Worldcoin Suspended by Kenya on Financial Security and Privacy Concerns

Kenya is the first country to fully suspend Worldcoin operations. Data protection offices in Europe have started investigations.

AccessTimeIconAug 2, 2023 at 7:46 a.m. UTC
Updated Aug 2, 2023 at 7:44 p.m. UTC

Kenya's Ministry of the Interior suspended the operations of Worldcoin, the identity crypto protocol co-founded by OpenAI's Sam Altman, as the country's financial, security and data protection services investigate the legitimacy and data protection of the project, according to a statement posted on the ministry's Facebook page on Wednesday.

"The Government is concerned by the ongoing activities of an organization calling itself 'WORLD COIN' which is involved in the registration of citizens through the collection of eyeball/iris data," said the statement signed by Minister Kithure Kindiki.

Worldcoin is attempting to create a global identification mechanism based on iris scans, which can be used to prove that an agent is human and unique. In a world where artificially intelligent agents are participating in the economy, this could be crucial, the project says. But the collection of biometric data and the signup process in developing countries have drawn criticism, including accusations of exploitation.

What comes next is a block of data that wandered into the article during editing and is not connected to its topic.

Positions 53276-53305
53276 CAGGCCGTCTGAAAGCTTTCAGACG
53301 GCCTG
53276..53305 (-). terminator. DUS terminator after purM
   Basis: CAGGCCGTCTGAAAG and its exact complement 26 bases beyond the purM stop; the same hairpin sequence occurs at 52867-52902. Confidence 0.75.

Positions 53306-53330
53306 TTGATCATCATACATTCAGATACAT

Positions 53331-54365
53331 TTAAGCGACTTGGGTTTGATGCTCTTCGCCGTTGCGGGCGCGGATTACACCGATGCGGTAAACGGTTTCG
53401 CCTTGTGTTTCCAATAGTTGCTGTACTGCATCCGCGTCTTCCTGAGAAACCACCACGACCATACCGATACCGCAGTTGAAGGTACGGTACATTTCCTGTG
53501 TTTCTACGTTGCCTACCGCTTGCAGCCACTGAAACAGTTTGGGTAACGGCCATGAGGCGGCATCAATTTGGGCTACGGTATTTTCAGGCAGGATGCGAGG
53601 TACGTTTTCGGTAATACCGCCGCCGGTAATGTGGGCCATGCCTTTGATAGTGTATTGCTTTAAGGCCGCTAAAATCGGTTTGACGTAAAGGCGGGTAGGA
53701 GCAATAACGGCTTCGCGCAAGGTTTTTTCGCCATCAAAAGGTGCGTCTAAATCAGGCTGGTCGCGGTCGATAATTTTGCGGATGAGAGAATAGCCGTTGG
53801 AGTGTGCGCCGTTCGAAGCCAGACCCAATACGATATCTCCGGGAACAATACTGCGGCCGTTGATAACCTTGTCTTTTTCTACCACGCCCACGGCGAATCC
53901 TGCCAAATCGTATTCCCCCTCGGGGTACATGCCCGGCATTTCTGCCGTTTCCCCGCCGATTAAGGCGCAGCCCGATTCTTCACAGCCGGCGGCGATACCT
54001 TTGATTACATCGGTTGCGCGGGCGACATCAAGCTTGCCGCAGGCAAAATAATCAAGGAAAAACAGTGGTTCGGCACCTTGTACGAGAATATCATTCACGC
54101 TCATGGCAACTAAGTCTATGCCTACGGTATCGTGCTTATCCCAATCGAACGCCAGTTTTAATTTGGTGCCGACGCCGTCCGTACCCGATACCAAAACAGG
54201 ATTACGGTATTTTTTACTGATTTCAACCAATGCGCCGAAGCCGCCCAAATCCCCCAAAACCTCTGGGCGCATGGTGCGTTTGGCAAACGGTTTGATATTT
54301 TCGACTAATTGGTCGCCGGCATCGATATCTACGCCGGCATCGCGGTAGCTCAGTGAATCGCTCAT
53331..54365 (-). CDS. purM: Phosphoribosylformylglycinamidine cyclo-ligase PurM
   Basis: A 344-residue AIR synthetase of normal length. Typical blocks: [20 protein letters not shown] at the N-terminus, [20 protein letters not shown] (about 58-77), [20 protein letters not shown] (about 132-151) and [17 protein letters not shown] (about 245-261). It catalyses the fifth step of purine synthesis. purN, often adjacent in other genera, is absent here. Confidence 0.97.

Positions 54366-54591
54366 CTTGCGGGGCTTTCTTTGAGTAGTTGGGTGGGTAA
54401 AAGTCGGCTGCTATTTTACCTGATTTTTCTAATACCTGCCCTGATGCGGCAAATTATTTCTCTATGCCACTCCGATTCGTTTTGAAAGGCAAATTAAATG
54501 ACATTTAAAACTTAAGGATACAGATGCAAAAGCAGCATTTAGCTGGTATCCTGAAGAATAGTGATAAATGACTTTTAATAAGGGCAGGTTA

Several European regulators have started investigations into Worldcoin, among them the Bavarian data protection office that supervises the firm, according to a statement sent to CoinDesk. Kenya, however, is the first country to go further and suspend the company's operations completely while local agencies investigate.

Users that have had their irises scanned have received WLD tokens since the project's launch last week. The token has risen 4.8% to $2.41 on crypto exchanges in the past 24 hours, according to CoinMarketCap data.

Kenya's Capital Markets Authority also issued a "cautionary statement" on Wednesday. Neither the project nor the tokens are regulated by the authority, it said in an email sent to CoinDesk. The statement warned of "potential fraudulent schemes that may emerge in the over-the-counter market of crypto tokens." The CMA is willing to work with the company through its regulatory sandbox.

Worldcoin had not responded to CoinDesk's request for comment by the time of publication.

UPDATE (Aug. 2, 07:52 UTC): Adds token performance in fourth paragraph.

UPDATE (Aug. 2, 13:03 UTC): Adds statement from Capital Markets Authority.

Edited by Sheldon Reback.


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Eliza Gkritsi

Eliza Gkritsi is a CoinDesk contributor focused on the intersection of crypto and AI.